This is a relief method of printmaking which I use for many of my handmade cards. I firstly draw the design onto a piece of lino.  The areas to remain white are gouged out with a special tool. I takes rubbings from the surface of the plate to check how the cutting is progressing before I begin printing.  I use a small roller to apply a thin coat of oil-based ink. I then place the plate on top of the paper which I then roll through the press. I ink up the lino again before each print.  I sometimes add watercolour to the print once the ink is dry. Up to 300 prints can be taken from each plate.

I use this technique for my handmade cards and fine art prints. I use two different types of plate, one a ready-made plate with a top coating that I cut into and peel away the coating. I also gouge lines into the surface.  This plate can only produce about six to ten good impressions.

The other type of plate I make by spreading PVA glue thickly all over a piece of mountboard. As the glue dries, I trace the design into it. Once the glue is completely dry, I spread thick black printing ink onto the surface of the plate, ensuring that the ink penetrates into the lines. I then carefully wipe the surface of the plate with tissue paper, just leaving the ink in the lines. The plate is then placed on the printing press and etching paper placed on top. It is then rolled through the press, which transfers the ink onto the paper. Up to 150 prints can be taken from these plates. Watercolour is added by hand once the ink has dried.

There are many other variations to making collograph plates. The cardboard can easily be shaped into something other than a conventional rectangle. You can stick things to the cardboard such as string, sand, seeds, leaves, fabric, sequins etc. or cut away layers to add depth. Instead of PVA on the surface, varnish or shellac can be used to form a tough, non-absorbent layer, to ink up and print. Plates can be printed in relief or with the intaglio method.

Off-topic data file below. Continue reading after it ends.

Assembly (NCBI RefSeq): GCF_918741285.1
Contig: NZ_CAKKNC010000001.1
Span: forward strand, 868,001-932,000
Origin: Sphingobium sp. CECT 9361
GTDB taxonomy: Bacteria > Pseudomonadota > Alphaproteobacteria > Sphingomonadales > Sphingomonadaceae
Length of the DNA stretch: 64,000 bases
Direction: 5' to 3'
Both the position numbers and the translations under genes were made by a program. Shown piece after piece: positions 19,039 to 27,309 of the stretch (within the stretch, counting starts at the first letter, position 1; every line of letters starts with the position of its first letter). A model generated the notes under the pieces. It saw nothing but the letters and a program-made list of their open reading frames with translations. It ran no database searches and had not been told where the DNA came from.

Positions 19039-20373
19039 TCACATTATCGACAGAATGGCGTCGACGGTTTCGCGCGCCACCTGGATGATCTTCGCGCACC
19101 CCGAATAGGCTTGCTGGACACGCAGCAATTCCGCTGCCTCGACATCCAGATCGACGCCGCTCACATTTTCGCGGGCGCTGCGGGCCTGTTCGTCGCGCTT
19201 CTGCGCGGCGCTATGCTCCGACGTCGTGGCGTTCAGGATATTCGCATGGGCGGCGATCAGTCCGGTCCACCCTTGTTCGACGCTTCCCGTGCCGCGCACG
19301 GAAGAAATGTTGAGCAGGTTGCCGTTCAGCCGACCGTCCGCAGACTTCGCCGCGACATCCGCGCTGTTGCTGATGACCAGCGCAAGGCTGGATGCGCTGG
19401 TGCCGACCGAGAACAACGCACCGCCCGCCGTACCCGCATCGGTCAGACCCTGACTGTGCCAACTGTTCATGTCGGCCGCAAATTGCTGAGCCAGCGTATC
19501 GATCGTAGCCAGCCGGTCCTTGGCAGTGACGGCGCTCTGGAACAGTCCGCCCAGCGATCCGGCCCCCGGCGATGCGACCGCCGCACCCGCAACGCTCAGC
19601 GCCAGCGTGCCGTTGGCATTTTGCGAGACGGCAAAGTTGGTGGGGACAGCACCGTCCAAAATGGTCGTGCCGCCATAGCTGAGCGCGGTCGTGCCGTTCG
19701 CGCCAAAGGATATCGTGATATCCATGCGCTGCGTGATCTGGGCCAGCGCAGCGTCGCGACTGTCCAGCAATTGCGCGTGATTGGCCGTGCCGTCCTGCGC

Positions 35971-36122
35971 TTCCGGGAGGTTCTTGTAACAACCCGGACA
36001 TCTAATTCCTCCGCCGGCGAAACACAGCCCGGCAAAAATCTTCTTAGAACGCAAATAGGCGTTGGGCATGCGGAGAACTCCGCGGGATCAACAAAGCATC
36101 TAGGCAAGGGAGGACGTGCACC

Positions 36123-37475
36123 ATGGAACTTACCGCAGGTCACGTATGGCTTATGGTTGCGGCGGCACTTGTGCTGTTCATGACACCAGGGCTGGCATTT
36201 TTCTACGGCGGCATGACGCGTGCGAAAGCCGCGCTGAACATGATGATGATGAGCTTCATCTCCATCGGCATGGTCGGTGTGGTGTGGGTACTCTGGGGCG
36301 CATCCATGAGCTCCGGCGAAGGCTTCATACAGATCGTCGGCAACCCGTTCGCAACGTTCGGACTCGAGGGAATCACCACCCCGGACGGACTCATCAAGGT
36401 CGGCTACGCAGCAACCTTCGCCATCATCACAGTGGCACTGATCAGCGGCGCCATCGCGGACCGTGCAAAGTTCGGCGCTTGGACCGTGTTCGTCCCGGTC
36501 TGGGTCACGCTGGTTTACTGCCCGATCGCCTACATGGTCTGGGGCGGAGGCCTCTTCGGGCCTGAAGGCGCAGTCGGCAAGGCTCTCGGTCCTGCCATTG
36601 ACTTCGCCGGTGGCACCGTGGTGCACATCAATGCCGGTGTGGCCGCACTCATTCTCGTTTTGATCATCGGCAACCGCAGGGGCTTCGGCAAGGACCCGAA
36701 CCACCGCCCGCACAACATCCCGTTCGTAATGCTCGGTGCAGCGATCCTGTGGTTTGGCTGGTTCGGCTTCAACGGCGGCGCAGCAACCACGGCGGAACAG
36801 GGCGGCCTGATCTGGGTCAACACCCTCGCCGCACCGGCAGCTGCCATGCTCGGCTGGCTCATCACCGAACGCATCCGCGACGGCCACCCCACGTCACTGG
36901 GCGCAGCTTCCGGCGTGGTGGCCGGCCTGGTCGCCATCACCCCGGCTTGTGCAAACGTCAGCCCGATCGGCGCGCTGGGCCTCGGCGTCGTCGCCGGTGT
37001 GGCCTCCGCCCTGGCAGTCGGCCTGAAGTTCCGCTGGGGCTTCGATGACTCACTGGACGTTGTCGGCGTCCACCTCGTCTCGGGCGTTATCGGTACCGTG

I use this technique to produce many of my fine art prints. I use a perspex 'plate' into which I engrave the outline of the image using a special tool. The plate is then inked up and printed in the same way as a collograph.  The ink takes about two days to dry. I then add watercolour to produce the final artwork. The plate can produce about ten impressions.

Oil Painting
I firstly produces rough sketches and work out colours before starting a painting. Recently I have been doing this
by scanning outlines into the computer and experimenting with different colour combinations before settling on the colour palette for each painting. My paintings are usually quite small and are either on paper or board. My inspiration for imagery derives mainly from local Fen landscapes, Suffolk coastal scenes and imaginary flowers and seed heads. To add texture and definition to some of my paintings I draw into the paint while it is still wet. This is known as scraffito. The paintings take several days to dry.

I mostly use watercolours for colouring my card designs. I like to use a wet on wet technique to produce a blend of colours. This method is not so easy to control but can produce 'happy accidents'.

My sketchbooks are very important to me as they bring back vivid memories of places and are more evocative than a simple photograph. I use a mixture of pen and ink, watercolour, pencil, charcoal and sepia pencil. I wish I had more time for sketching. I also use larger sketchbooks as working documents for my design work.